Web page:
Involved citizens are crucial for a living democracy. They keep representatives of the people and government agencies on their toes and play an important part in the life of society: they provide broad-based support for policy implementation, actualize it in their day-to-day actions, and, by proposing ideas, topics, and approaches, bring about social innovation. However, for this to happen, citizens must be willing and able to be involved.
Bypassing traditional centre
Over the past few decades, policymakers have made many efforts to promote opportunities for civic involvement, but the results have been disappointing. The ways in which citizens are involved are also changing. They are increasingly taking their own initiative, through more direct channels, bypassing the traditional centre.
Civic involvement has fallen into the category of persistent policy issues, stubborn problems that arise when seeking to tackle essential social issues. They are hardly noticed at first until, apparently suddenly, the real and the ideal are found to have drifted too far apart and require a policy breakthrough.
The WRR examined the question of what policymakers can do to improve civic involvement. To answer this question, the Council talked at length with many citizens and policymakers and tested its findings against scientific research from several disciplines.
Both the fieldwork and the theory confirm that citizens are inventive, capable and willing. In order to fully exploit the opportunities this presents, policymakers must trust citizens and offer them scope for involvement. Trust is a keyword in a society built on civic involvement; trust by policymakers in citizens, trust by citizens in policymakers and in each other. Not blind trust, but trust mixed with a healthy dose of scepticism. This is something that will not happen by itself, but requires an approach based on the perspective of citizens, continually investing in that trust and creating the conditions for change step-by-step, experimentally, learning and where necessary correcting.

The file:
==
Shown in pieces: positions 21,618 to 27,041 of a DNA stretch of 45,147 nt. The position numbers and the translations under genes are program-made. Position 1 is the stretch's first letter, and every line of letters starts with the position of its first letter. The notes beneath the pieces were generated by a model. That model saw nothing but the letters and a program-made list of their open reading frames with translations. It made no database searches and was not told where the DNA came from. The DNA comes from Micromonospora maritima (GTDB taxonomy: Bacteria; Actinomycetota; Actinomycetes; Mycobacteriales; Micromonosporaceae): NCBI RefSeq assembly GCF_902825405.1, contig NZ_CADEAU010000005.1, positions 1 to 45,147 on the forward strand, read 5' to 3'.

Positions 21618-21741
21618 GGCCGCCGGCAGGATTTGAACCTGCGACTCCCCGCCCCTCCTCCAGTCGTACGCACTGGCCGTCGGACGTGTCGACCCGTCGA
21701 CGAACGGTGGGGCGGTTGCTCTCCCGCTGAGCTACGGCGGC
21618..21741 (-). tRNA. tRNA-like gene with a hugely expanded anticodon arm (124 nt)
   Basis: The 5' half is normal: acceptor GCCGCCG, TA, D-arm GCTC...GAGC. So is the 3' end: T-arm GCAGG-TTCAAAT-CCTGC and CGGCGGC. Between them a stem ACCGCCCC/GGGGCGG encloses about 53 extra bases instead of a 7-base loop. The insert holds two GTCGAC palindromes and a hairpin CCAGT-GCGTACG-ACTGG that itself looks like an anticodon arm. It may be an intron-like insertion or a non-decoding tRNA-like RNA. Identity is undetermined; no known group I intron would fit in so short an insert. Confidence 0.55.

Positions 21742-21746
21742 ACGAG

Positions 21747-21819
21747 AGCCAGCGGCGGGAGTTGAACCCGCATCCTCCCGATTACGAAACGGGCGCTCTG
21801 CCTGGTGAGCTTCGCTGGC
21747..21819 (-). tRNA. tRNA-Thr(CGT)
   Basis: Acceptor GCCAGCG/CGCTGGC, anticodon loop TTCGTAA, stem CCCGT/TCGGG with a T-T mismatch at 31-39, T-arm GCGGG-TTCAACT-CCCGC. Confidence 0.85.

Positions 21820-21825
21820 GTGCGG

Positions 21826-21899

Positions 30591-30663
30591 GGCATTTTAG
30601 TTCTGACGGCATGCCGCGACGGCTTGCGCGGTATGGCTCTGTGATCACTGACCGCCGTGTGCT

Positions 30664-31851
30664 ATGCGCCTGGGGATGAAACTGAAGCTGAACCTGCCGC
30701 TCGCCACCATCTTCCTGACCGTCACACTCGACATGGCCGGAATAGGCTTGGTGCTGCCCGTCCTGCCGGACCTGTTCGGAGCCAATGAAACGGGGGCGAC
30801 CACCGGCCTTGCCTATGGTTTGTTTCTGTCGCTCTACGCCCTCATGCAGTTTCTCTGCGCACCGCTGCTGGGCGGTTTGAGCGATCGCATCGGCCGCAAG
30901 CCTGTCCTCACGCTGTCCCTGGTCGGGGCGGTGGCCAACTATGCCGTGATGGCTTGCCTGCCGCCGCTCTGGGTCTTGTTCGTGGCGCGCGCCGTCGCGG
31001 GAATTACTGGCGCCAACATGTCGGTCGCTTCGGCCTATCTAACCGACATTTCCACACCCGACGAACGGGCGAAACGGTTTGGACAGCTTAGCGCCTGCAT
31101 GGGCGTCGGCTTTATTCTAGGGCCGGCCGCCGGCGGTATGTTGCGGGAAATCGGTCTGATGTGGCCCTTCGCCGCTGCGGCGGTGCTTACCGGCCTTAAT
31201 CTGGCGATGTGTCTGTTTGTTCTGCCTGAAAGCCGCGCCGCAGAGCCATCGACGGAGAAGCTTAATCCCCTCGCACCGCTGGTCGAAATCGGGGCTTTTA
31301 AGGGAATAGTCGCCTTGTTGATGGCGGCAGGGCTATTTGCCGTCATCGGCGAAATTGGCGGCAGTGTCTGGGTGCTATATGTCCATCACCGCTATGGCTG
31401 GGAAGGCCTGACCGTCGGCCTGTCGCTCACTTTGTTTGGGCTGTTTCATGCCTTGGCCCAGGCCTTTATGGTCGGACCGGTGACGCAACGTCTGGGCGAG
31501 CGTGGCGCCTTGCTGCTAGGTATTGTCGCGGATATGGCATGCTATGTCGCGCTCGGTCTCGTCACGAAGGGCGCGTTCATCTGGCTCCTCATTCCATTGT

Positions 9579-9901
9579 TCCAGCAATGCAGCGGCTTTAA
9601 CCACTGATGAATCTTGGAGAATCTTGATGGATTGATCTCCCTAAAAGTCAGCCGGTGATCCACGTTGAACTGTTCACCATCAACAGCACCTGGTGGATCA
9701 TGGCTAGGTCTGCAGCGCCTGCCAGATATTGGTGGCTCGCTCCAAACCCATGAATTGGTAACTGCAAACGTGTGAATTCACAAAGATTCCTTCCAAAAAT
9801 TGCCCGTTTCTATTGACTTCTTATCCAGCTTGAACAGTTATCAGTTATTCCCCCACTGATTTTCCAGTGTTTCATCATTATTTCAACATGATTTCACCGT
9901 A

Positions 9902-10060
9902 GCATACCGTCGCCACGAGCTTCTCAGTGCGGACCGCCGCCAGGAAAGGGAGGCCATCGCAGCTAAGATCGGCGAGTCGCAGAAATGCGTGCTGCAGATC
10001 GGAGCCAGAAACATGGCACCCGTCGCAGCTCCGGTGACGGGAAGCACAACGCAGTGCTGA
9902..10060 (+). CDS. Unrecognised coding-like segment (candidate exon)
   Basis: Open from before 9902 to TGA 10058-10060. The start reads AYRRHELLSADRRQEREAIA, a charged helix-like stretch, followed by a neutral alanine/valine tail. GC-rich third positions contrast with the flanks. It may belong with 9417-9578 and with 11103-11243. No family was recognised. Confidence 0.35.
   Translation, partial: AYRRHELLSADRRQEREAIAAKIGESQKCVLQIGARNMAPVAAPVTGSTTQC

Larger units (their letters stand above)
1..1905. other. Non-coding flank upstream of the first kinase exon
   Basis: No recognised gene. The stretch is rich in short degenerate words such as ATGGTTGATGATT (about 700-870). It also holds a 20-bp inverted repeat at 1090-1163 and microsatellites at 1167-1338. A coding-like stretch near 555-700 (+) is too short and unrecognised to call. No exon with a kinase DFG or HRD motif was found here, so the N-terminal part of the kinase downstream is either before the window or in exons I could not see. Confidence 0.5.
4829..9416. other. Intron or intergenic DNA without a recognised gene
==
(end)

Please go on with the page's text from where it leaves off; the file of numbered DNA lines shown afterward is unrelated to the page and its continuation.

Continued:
The study culminated in the publication of a report to the government, Vertrouwen in burgers (‘Confidence in citizens’), which was presented to Prime Minister Mark Rutte on 22 May 2012.
Policymakers need to be more open to citizens who do something for society. Civic engagement is very important for a democracy that wishes to move with the times. It is therefore essential for policymakers to think more from the perspective of the citizens and to have confidence in them and give them the room to demonstrate their engagement, the WRR concludes in its report Confidence in citizens.
Can democracy by doing deepen democracy? explores questions concerning the relationship between citizens and government and about the role played by the growing number of citizen initiatives in representative democracy.